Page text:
Blog Post

Greece budget update – September

Last week, while Europe was anticipating the Greek election, the Greek finance ministry published the latest budget execution bulletin, covering January-August 2015. It shows an unchanged primary surplus, underperforming revenues and what might be the first small steps towards the normalization of the primary expenditure path.

By: Date: September 22, 2015 Topic: European Macroeconomics & Governance

The state budget primary balance remained almost unchanged during August, up by only 89 million euro compared to the level reached at the end of July (Figure 1). This takes the total cumulative primary surplus to 3.8 billion euros, against a target of 3.26 billion. The primary surplus has exceeded the target less than in previous months, reflecting ongoing revenue shortfalls and probably some electoral concerns.

SMERLER_22_09_1

Source: Ministry of Economy and Finance, Greece

Revenues (Figure 2) have continued to underperform. Revenues for the month of July were almost in line with the target (3.9 billion euros recorded against a target of 4.1 billion). On a cumulative basis, however, total revenues for the period January-August 2015 stood at 30.8 billion euro, against a target of 34.9 billion. This means that the significant shortfall observed in July, when revenues came in at 40% (i.e. 3.2 billion) lower than their monthly target, has not been re-absorbed and risks being a drag on results at the end of the year. Part of the shortfall in ordinary net revenues is attributable to missed ANFA and SMP revenues, but as I pointed out last month, this explains only 1.7 billion out of the total shortfall.

Macropolis reports that according to the General Secretariat of Information Systems (GSIS), new unpaid taxes resumed an accelerating trend, growing by 645 million euros in August from 388 million in July. “Legacy tax arrears” – tax debt created by the end of 2014 – amounted to 72.18 billion in August 2015. Overall, the total stock of new and legacy tax debt grew by 548 million month-on-month and 5.31 billion year to date to 79.1 billion at the end of August.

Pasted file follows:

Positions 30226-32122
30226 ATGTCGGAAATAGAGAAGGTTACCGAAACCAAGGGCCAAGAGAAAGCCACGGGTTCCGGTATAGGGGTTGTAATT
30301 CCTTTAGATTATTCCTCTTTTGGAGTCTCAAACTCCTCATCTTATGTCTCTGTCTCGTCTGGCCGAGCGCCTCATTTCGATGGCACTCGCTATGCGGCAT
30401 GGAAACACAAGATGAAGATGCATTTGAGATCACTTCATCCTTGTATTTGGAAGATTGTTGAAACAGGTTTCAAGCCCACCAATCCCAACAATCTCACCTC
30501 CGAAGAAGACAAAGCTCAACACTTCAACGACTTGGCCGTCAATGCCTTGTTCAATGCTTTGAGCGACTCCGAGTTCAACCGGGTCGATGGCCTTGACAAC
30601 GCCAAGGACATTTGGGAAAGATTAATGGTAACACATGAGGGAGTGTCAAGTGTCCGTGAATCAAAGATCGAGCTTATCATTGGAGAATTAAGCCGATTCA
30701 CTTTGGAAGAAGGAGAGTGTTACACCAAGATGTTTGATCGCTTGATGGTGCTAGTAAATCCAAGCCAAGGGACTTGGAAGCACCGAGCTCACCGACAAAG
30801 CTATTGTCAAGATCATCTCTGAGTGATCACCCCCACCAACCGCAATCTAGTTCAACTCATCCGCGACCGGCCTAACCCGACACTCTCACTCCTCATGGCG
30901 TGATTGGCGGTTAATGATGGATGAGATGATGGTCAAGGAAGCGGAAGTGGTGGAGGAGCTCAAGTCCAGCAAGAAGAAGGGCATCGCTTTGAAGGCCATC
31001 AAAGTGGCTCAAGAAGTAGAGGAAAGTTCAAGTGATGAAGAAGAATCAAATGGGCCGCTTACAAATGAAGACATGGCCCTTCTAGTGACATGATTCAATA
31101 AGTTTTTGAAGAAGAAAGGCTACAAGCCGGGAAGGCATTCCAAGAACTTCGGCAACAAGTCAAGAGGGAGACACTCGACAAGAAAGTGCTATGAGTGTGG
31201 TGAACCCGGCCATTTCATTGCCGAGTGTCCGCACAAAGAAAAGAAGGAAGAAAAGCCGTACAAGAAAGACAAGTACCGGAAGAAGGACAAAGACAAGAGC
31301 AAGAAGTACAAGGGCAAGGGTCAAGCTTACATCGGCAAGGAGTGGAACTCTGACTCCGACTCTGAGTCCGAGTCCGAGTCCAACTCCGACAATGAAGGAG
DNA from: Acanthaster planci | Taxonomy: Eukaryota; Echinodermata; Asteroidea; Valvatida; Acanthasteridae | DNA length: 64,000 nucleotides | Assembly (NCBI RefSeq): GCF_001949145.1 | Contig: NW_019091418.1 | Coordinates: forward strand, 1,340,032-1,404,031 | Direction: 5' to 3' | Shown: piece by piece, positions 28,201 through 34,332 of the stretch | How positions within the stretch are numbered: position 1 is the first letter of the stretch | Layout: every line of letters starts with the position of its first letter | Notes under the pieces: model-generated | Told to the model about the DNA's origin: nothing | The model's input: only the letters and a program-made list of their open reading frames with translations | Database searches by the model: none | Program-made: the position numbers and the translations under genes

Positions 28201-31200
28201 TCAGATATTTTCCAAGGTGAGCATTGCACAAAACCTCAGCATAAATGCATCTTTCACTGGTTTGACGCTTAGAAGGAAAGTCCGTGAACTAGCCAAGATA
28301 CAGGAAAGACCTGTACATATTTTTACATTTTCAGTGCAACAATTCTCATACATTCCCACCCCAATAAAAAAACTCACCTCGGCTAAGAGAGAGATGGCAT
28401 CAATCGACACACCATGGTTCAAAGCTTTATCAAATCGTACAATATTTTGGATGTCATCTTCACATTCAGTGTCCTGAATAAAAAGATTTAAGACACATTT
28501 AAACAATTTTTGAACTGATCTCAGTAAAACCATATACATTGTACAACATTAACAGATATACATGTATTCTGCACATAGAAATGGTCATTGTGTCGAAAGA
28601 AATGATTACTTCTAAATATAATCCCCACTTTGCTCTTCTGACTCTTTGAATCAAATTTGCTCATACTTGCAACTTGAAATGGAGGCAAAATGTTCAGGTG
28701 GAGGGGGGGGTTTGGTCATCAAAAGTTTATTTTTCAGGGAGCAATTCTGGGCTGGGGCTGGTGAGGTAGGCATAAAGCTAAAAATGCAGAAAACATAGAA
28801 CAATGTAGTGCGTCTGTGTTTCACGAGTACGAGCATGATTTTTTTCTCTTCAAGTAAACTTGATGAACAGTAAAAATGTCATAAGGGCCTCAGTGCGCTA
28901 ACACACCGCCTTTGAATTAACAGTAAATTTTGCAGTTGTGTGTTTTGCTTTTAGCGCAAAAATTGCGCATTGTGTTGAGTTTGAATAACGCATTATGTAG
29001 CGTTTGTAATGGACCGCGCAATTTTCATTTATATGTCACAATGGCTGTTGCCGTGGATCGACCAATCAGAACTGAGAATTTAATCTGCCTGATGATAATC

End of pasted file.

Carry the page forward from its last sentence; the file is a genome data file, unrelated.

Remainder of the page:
SMERLER_22_09_2

Source: author’s calculations based on MEF bulletin

On the expenditure side, state budget expenditures amounted to 4.2 billion euros for the month of August, 267 million below target, with ordinary budget expenditures underperforming by 112 million. From January to August 2015, cumulative state budget expenditures made up 31.9 billion euros, 4.7 billion lower than the target. Ordinary Budget expenditures came to 30.3 billion euros, decreasing by 3.2 billion against the target.

In contrast to the situation in recent months, however, primary expenditure has increased and exceeded its target by a tiny amount (87 million). This is the first time since the beginning of the year that we see an expansion in primary expenditure above target. Figure 3 shows that primary expenditure monthly flows were strictly below target for the first seven months of the year. This means that until August, primary expenditure on a cumulative basis has been 2.9 billion below target this year. In this way the Greek government has  persistently achieved an above-target primary surplus. But the expenditure contraction is the result of the government delaying payments of non-payroll expenses to improve the state’s cash flow position, with a potentially negative impact on the economy, as discussed in previous edition of this monitor. The data for August seem to suggest that this draconian expenditure control may have eased slightly after the disbursement of the first installment of the new 3-year program.

SMERLER_22_09_3

Source: Ministry of Economy and Finance, Greece

To put these numbers in perspective, it may be useful to recall that the third programme foresees a primary deficit target of 0.25 percent of GDP. Based on 2014 GDP, this would amount to about 448 million. Assuming that expenditures return to the path that was set down in the 2015 budget, then cumulative expenditure at the end of the year would be about 55.7 billion.

In order for the primary deficit not to exceed 448 million, end of year revenues need to be at least 55.2 billion, which means in turn that the government still needs to collect about 24.5 billion of revenues before the year’s end. Considering the data on tax arrears, this promises to be an important challenge.


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